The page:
There is a statistical test for exactly this kind of problem--it is called Pearson's Chi-Squared test. It is able to determine if an observed distribution of results, such as the results of rolling a die, matches a theoretical distribution, such as one where every number occurs equally as often.
The test requires at least 5 expected occurrences for each event (each number, in our die case). This means you would need at least 6*5=30 rolls of the die.
You can conduct the tests in excel, as it conveniently has chi squared test formula you can use. You just plug in your observed frequencies and your theoretical frequencies, and it tells you how often a fair die rolls as "bad" as what you rolled. If a fair die would roll that bad less than 5% of the time, you probably should be suspicious about your die.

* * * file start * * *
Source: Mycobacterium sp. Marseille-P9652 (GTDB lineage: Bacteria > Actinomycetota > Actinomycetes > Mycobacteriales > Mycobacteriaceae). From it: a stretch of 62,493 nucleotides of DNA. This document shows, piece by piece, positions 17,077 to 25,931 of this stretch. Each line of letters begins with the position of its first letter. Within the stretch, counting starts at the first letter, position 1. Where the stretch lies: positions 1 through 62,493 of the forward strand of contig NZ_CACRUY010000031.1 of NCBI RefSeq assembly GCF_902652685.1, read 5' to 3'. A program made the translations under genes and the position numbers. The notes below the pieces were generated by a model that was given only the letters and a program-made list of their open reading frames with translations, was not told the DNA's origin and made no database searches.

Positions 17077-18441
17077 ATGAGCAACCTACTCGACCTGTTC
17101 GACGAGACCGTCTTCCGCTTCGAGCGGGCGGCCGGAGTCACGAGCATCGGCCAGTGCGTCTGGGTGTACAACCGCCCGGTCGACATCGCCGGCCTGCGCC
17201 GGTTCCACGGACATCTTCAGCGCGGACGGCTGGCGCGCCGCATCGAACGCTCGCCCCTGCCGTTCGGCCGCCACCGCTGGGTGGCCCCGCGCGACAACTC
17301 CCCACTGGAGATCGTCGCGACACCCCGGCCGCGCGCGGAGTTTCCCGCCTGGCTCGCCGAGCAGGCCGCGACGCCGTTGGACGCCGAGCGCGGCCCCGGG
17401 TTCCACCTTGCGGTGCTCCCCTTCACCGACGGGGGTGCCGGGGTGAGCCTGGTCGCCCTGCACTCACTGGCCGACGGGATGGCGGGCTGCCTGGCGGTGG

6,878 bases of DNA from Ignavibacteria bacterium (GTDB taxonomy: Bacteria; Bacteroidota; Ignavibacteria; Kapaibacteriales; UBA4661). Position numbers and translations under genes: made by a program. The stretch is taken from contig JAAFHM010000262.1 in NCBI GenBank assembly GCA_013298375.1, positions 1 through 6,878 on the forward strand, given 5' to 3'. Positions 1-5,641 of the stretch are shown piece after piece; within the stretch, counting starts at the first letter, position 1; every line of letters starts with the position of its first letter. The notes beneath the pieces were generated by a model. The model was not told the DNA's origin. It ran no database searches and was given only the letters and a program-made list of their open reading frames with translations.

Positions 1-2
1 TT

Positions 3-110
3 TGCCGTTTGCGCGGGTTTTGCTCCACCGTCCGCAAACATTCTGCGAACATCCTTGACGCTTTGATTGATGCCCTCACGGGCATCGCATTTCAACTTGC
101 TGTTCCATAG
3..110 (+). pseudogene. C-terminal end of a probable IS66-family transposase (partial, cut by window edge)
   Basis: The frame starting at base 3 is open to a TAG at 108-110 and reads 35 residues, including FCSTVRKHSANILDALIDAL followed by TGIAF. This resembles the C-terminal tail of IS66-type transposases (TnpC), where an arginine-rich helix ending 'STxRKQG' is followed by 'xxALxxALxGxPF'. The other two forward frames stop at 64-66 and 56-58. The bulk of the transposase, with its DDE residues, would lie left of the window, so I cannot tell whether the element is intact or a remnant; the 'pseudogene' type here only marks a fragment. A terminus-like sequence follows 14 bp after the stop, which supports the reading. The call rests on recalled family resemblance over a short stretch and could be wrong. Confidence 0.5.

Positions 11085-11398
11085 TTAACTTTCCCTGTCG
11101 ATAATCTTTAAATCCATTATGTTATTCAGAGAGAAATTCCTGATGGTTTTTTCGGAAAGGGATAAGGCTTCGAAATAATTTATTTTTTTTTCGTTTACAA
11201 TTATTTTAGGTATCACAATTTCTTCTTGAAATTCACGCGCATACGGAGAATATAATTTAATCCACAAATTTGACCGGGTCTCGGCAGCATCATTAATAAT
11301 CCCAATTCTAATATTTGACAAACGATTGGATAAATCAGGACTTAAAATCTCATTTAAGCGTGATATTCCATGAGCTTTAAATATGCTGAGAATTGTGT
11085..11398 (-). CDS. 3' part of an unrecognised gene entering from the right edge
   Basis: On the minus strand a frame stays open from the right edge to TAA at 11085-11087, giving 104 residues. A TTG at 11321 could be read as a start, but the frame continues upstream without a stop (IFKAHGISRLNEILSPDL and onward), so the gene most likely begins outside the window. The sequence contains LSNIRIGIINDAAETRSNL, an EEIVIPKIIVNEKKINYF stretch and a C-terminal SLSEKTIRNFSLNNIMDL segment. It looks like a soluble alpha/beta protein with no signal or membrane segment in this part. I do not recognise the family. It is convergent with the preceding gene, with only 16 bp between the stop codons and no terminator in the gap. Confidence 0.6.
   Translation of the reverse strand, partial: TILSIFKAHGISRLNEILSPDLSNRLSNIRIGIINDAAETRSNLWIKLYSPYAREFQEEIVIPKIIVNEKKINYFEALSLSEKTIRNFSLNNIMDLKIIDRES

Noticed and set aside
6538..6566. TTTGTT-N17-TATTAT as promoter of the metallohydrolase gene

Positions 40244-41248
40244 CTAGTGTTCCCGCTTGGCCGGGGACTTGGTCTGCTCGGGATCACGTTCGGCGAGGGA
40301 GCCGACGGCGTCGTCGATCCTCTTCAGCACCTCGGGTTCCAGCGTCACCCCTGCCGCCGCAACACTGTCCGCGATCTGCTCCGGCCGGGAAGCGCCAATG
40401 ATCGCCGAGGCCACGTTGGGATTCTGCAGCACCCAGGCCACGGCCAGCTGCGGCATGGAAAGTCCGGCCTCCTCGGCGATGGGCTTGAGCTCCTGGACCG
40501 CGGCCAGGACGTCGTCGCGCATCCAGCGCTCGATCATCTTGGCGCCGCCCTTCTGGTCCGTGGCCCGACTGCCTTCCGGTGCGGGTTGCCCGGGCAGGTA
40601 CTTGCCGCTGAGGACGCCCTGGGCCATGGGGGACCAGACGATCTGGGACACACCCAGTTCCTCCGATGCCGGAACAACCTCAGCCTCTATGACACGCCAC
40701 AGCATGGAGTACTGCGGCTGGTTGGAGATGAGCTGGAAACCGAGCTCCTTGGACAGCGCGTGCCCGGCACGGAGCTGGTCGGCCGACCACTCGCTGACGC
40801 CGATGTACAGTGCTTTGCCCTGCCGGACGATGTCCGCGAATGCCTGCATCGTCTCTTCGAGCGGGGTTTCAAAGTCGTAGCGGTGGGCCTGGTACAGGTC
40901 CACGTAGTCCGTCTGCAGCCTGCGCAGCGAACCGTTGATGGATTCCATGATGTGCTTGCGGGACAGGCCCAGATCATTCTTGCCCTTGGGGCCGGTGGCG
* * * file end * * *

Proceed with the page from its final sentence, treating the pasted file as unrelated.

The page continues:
Remember that these statistical test are not perfect. A fair die can still roll poorly, or a weighted die can roll like a fair one, purely by random chance. No test can protect against these random occurrences. You also have to adjust your cutoff value when testing multiple dice. Just imagine that if you tested 100 fair dice, some are likely to roll very poorly. You would easily expect to see results that a fair die would produce only 1% of the time. A good rule of thumb for adjusting your cut-off is to divide 5% by the number of dice you are testing.
I created a spreadsheet you can view online to test your own dice. You just roll your dice and record your results, and your spreadsheet tells you the odds that a fair dice would roll worse than you just did. It also tells you a cut-off value to use to determine if your dice are fair. Check it out at http://1drv.ms/1pLgjzO
You can see more about the statistical test on Wikipedia at http://en.wikipedia.org/wiki/Pearson%27s_chi-squared_test